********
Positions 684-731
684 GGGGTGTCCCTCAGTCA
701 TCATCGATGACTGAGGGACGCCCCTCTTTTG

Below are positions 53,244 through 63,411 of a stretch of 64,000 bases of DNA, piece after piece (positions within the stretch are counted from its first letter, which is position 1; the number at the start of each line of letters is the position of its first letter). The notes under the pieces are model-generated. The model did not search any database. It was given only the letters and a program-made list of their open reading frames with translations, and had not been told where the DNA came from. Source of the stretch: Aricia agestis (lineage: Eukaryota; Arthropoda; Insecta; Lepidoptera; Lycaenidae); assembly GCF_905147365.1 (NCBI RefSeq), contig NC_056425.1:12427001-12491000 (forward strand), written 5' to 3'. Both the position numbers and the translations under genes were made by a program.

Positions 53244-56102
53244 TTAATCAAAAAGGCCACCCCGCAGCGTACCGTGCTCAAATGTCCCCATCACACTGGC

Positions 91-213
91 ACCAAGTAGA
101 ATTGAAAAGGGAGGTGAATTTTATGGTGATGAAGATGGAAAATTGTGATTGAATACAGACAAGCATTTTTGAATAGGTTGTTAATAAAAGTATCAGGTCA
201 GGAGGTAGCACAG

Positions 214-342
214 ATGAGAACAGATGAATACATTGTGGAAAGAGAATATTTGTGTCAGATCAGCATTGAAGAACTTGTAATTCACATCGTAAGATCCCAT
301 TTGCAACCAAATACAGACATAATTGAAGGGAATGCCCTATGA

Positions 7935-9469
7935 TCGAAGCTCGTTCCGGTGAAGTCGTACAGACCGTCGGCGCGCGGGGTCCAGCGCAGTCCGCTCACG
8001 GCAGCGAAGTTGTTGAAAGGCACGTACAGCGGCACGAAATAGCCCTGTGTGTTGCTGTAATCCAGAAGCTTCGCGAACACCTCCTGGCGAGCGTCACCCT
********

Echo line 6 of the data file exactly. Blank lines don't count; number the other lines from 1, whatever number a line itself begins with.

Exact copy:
53244 TTAATCAAAAAGGCCACCCCGCAGCGTACCGTGCTCAAATGTCCCCATCACACTGGC